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Contracts Keyed to Blum
Feingold v. Pucello
Citation:439 Pa. Super 509, 654 A.2d 1093 (1995)
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- The Brief Prologue provides necessary case brief introductory information and includes:
- Topic: Identifies the topic of law and where this case fits within your course outline.
- Parties: Identifies the cast of characters involved in the case.
- Procedural Posture & History: Shares the case history with how lower courts have ruled on the matter.
- Case Key Terms, Acts, Doctrines, etc.: A case specific Legal Term Dictionary.
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- The Case Brief is the complete case summarized and authored in the traditional Law School I.R.A.C. format. The Pro case brief includes:
- Brief Facts: A Synopsis of the Facts of the case.
- Rule of Law: Identifies the Legal Principle the Court used in deciding the case.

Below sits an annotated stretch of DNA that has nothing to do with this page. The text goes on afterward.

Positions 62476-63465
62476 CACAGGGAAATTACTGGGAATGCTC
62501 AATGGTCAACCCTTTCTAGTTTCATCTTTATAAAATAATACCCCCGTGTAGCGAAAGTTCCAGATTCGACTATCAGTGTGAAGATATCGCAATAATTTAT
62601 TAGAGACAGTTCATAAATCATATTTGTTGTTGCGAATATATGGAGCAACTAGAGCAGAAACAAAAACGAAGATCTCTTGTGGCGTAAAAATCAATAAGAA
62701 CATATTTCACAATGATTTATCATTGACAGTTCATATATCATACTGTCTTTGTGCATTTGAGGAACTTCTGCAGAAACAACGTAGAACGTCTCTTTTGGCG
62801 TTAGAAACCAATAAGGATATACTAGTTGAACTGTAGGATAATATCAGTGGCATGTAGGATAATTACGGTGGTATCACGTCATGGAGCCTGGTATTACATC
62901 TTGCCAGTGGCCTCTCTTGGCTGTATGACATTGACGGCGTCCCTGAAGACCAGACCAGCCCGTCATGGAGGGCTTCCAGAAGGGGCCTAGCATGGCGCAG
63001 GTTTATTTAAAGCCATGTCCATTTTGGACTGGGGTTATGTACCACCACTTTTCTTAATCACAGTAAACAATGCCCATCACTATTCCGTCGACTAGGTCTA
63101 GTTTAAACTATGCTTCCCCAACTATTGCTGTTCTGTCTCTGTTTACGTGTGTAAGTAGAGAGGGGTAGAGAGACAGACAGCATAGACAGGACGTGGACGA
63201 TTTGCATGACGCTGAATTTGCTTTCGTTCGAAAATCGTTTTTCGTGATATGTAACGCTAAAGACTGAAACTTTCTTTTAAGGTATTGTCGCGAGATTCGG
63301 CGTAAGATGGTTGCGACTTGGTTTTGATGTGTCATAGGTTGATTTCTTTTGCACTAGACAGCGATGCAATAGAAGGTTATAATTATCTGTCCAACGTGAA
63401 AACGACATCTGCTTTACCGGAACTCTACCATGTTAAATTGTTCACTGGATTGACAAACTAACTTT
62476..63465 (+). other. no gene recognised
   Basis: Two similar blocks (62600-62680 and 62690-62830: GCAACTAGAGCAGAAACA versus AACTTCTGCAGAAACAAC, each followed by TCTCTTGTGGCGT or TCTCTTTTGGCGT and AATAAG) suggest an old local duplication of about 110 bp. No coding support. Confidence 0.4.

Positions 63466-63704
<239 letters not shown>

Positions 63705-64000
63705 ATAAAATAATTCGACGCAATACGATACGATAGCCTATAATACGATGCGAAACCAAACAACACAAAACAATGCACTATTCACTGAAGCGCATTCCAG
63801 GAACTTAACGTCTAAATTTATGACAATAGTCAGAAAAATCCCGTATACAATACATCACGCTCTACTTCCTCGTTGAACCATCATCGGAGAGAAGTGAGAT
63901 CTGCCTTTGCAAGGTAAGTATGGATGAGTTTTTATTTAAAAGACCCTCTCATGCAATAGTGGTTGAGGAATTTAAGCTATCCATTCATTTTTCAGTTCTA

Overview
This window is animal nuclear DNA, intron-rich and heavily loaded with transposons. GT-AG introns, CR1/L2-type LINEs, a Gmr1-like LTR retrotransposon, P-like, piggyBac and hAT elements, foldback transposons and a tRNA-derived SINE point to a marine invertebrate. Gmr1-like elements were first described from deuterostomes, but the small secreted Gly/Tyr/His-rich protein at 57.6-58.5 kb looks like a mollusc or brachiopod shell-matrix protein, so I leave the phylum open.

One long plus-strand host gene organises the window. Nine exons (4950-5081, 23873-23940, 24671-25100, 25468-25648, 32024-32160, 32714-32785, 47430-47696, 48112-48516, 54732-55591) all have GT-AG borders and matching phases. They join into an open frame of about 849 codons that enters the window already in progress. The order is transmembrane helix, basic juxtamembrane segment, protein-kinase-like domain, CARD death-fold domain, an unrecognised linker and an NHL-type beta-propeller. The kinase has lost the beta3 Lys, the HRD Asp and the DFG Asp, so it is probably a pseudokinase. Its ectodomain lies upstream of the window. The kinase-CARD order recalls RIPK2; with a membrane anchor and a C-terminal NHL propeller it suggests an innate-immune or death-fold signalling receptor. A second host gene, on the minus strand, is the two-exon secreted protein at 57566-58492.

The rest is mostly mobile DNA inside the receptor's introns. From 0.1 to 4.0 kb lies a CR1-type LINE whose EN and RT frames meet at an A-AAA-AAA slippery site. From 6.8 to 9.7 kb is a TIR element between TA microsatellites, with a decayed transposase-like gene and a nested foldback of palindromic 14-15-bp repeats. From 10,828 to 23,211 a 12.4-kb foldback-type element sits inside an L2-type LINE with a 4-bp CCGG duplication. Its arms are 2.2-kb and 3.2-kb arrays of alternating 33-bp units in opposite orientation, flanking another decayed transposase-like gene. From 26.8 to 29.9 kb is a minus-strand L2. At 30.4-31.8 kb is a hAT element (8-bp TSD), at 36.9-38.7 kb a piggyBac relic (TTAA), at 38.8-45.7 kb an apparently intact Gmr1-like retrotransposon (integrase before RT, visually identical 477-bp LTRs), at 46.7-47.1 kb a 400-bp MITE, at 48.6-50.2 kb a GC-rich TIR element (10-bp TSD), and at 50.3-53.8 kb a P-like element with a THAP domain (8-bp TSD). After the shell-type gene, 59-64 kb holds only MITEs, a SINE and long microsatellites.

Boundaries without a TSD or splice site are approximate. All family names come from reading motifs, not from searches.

- Facts: What are the factual circumstances that gave rise to the civil or criminal case? What is the relationship of the Parties that are involved in the case. Review the Facts of this case here:
Pucello was involved in a car accident. Feingold was a personal injury attorney. Feingold called Pucello about representing him in a case about the car accident and Pucello said he would call him back. Feingold recommended a doctor for Pucello and set up an appointment for him. Pucello and Feingold later talked about the possibility of Feingold representing him. Pucello gave him some basic information, but they did not discuss or sign a fee agreement. Feingold started working on the case for several weeks, including getting an admission of liability from the other driver. He then mailed a contingency fee agreement to Pucello. This agreement called for a 50/50 split of the recovery, which was unusually high for the industry. Pucello then found other counsel and told Feingold he could keep the evidence he had worked on. Feingold then sued.
- Issue(s): Lists the Questions of Law that are raised by the Facts of the case.
- Holding: Shares the Court's answer to the legal questions raised in the issue.
- Concurring / Dissenting Opinions: Includes valuable concurring or dissenting opinions and their key points.
- Reasoning and Analysis: Identifies the chain of argument(s) which led the judges to rule as they did.